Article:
Hindu squats (called bethak or Uthak-bethak) is an Indian calisthenic body weight exercise used by Indian wrestlers for centuries to build incredible lower body strength, power, speed and endurance.
Barbell squats (and weight training exercises in general for the legs), have the potential to cause severe trauma and injury to knee joints and the lower back. Hindu squats, on the other hand, actually rehabiliate the knees and strengthen the muscles of the legs. Hindu squats, when done properly and combined with deep breathing, not only strengthen the entire body, but they rehabiliate the knees and ankles and build unbelievable lung power. For those who are used to barbell squats, you’ll find these squats to be a challenging, vigorous workout.
The important consideration here is working into them slowly. Never force progress in this, or any, exercise. No less an expert than Matt Furey has proclaimed that Hindu Squats “lay the foundation for strength and endurance.” This high repetition, rhythmic version of body weight squats develops the hips, thighs, calves, and lower back – and lung power.
What is a Hindu Squat?
The Hindu Squat is basically a deep, upright squat done on the toes with an assist from the arms; the arms come down and behind the body as you lower yourself, and then swing up as you rise. It feels wonderful once you get the groove and the rhythm.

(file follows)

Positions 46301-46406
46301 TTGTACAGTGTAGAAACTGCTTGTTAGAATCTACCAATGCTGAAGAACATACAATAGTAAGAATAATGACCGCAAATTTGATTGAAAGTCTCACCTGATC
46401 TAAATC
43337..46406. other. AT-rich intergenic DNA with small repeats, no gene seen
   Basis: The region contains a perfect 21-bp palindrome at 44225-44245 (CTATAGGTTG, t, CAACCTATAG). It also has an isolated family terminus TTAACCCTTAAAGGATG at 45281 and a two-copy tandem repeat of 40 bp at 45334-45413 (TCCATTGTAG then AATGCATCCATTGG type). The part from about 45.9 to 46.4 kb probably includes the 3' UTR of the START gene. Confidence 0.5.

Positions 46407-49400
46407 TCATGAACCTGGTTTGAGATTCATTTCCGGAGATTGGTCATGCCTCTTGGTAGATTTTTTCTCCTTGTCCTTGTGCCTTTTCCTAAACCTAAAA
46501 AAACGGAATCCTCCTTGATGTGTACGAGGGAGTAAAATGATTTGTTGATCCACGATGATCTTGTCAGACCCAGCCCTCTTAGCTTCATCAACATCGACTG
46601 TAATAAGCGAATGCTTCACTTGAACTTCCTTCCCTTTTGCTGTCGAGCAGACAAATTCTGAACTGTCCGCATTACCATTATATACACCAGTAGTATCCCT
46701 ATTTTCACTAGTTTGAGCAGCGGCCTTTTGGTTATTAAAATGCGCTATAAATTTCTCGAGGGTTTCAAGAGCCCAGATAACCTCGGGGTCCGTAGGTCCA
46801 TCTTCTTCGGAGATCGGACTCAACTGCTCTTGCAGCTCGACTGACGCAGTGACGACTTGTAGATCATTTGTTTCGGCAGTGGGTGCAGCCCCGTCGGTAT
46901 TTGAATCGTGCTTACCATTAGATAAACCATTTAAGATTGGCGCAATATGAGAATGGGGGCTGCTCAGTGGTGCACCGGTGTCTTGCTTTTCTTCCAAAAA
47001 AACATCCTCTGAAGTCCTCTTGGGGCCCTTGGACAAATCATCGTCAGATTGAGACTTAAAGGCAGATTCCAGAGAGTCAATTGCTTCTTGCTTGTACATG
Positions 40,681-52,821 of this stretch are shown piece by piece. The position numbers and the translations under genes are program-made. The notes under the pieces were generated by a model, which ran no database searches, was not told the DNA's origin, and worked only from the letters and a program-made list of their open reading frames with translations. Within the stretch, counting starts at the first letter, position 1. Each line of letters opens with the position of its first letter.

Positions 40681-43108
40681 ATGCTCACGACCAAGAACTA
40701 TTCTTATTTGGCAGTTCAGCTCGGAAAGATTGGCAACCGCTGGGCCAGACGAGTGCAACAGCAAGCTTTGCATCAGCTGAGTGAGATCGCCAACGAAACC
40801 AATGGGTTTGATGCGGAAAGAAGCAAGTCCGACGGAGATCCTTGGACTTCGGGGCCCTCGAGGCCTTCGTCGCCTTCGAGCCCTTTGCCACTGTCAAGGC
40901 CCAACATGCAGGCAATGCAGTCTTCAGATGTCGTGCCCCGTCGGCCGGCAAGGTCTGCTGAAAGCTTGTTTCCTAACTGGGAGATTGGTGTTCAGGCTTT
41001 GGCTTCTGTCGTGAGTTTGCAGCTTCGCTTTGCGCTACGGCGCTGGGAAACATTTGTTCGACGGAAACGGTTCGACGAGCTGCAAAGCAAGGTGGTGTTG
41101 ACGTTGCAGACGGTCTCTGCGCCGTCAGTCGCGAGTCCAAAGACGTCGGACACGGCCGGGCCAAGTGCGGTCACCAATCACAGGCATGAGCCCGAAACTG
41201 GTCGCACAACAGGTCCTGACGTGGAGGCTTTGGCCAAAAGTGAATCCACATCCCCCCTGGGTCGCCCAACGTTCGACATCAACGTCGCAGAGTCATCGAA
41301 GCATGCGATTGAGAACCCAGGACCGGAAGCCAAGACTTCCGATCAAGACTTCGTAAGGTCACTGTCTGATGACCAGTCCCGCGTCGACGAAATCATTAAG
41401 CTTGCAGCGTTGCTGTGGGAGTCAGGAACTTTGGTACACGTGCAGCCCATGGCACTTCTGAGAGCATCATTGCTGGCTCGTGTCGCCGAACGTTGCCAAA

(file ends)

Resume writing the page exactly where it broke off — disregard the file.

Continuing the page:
How do you perform a Hindu Squat?
Hindu squats are performed by starting in a standing position, feet shoulder width apart, hands tight to chest. Begin by extending arms in front of you parallel to the ground. From this position, begin to descend into a squat position while simultaneously bringing your arms down in a sweeping motion continuing the motion by bringing the arms behind your back, brushing the buttocks as you sweep the arms forward to begin the upward motion of the squat.
The squat motion/ position here is different than a regular squat because you should be on your toes with knees pointing forward, not on your heels with your butt sticking out.
Some of the fine points for performing this exercise successfully:
- Begin with your hands pulled in tight to the chest.
- Bring your hands down and lower your body.
- Keep hands behind your back for balance.
- Come up on toes at the bottom. Keep your body upright and your arms down.
- Swing the arms forward and push off your toes.
As you rise, the arms continue up to chest level. When you’re upright, pull your hands in to the chest and begin again. Do as many nonstop repetitions as possible. In the beginning, depending on your condition,
Furey says, you’ll probably be able to do 25 to 50 – 100 reps is good – but it’s not a competition, and what you can safely handle is always the best advice. Don’t overdo this, or any exercise. You WILL improve with practice!!
I’m pretty sure that you will be amazed and gratified with the results of this exercise, after a very short period of time. Truly a full-body developer!!
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